Capcom once again unleashes fighting game goodness upon us with another awesome release.
Any one of you who spent time hanging around arcades in the ‘90s will have fond memories of Street Fighter 2, Capcom’s brilliant fighting game which introduced the world to such rich expressions as “hadoken”, “hundred-hand slap”, and the formerly unpronounceable “tatsu-maki-senpu-kyaku”. The game set high standard for future fighting games to live up to.
By the same token, you probably have fond memories of Capcom not being able to count past two.
Capcom never dropped the ball, continuing the hand-cramp inducing tradition of fighting games with a ton of titles, and began a run of fan boy-pleasing titles that set various Marvel comic characters against various Capcom characters (that wasn’t redundant at all). We’re really happy to let you know that Ultimate Marvel vs. Capcom continues in this vein, and is a freaking blast.
We’re pretty sure that a lot of you know this already, but Ultimate Marvel vs. Capcom isn’t a new game; it’s an update Marvel v Capcom 3: Fate of Two Worlds, released back in February 2011.
Fate of Two Worlds was the first MvC title since 2000′s Marvel vs. Capcom 2, and it was a solid, 2D fighter which was phenomenal for gamers back then. We know, because we thought that it was phenomenal back then.
And the same applies to this version – understandable, considering that it’s basically a polish job that addresses some of the quibbles raised by players of FoTW, and adds some additional content originally intended to be downloadable.
Twelve new characters have been added to the 36-character roster featured in the previous title. Capcom characters include Ryu and Chun Li from Street Fighter, Jill Valentine and Chris Redfield from Resident Evil, Viewtiful Joe, and Dante from Devil May Cry. Marvel Universe characters include Hulk, She-Hulk, Ghost Rider, Spider-Man, and others, most of which aren’t insanely famous, like Nova.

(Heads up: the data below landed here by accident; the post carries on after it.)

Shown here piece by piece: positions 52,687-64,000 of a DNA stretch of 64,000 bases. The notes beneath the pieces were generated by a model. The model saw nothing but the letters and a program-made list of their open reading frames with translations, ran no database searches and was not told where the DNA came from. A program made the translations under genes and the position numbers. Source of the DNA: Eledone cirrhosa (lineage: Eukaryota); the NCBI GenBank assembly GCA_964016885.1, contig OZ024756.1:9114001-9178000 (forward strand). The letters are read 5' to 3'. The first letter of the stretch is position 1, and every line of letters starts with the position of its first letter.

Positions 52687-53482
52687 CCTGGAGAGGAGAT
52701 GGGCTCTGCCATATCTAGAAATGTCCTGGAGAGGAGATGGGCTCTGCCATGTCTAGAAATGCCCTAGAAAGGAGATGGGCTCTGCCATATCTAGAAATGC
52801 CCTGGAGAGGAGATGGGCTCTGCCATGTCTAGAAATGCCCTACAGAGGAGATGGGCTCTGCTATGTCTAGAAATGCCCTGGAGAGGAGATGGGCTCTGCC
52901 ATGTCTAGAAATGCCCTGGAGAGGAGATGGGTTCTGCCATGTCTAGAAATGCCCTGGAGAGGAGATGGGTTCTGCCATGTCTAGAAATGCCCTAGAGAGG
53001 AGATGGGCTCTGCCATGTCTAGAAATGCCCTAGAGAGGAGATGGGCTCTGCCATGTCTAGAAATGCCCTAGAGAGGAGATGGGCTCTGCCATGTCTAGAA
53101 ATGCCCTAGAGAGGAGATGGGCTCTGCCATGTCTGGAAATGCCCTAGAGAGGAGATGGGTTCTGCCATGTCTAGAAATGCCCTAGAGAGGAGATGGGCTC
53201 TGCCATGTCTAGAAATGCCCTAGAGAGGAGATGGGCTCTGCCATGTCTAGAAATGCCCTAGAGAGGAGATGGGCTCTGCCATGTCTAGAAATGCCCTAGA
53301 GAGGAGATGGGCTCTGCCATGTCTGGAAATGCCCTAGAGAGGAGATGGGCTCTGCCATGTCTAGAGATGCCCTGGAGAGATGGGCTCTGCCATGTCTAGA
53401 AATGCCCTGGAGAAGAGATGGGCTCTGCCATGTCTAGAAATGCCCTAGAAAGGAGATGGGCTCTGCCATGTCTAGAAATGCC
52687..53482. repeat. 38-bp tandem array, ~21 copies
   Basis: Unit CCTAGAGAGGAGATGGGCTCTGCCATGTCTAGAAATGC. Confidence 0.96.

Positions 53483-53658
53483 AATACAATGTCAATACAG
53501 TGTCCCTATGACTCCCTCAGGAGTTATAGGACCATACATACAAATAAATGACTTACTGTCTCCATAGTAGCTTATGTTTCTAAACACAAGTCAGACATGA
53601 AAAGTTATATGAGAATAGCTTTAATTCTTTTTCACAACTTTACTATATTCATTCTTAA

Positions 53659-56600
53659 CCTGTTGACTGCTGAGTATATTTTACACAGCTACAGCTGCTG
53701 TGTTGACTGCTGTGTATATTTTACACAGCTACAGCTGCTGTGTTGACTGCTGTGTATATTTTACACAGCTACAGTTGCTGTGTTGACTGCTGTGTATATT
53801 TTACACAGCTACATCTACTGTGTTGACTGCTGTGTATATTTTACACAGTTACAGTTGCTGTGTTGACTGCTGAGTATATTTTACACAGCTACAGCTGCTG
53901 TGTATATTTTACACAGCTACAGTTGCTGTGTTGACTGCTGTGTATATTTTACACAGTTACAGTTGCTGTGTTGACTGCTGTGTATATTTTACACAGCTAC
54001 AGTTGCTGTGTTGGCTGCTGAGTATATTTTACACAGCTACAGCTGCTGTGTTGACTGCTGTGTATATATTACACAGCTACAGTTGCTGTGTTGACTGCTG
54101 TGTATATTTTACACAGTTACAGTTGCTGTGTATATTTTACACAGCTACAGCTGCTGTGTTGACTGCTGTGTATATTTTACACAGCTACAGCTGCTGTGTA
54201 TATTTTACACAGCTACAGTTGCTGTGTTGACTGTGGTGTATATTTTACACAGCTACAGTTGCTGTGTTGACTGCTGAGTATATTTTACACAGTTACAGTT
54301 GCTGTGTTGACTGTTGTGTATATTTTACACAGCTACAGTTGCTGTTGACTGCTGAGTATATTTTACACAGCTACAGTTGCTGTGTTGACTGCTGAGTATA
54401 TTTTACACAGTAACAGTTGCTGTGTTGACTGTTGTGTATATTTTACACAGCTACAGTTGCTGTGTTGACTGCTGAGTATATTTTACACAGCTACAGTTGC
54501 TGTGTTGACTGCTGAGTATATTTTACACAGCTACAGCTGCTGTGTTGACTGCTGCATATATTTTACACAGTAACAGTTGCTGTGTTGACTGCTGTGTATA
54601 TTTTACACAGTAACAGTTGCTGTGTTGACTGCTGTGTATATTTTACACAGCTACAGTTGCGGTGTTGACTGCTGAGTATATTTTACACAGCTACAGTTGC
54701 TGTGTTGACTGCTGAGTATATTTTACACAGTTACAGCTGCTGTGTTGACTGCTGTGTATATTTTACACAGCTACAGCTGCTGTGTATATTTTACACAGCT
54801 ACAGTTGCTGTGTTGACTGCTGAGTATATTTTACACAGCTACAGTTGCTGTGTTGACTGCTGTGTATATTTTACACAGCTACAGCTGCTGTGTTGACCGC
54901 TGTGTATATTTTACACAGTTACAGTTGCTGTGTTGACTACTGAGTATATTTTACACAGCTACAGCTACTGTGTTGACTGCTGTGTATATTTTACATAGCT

Apparently Capcom listened to their fans, and took notes. The developers have made successful efforts to rebalance the fighting, and a few new levels and other elements have been introduced, including the ability to be a spectator of online mode matches, improved rematch features and leaderboard tweaks.
Like previous titles, fighting takes place in tag team fashion. You select three characters that are set against three of the opposition in a single round. When one character runs out of life another steps in to battle until either all three are defeated, or all three of your opponents are. You can still switch between any of your characters that are still active, or have a character step in to perform an “assist” (a single signature move) with one press of a button. The developers seem to have made efforts to appeal to new players, as well as seasoned gamers.
There are two gaming settings – standard, in which special moves require some nimble-fingered button-pressing, and simple, where the moves can be assigned to a single key.
The visuals are fantastic – just as vibrant and colorful as ever, and the cel-shading is pretty damned good. Overall it’s a lot of fun to play, and maybe it’s not much of an upgrade if you already own Fate of Two Worlds, but we still highly recommended it.
Just in passing, we still miss playing X-Men: Children of the Atom. Capcom should totally do something with that series again.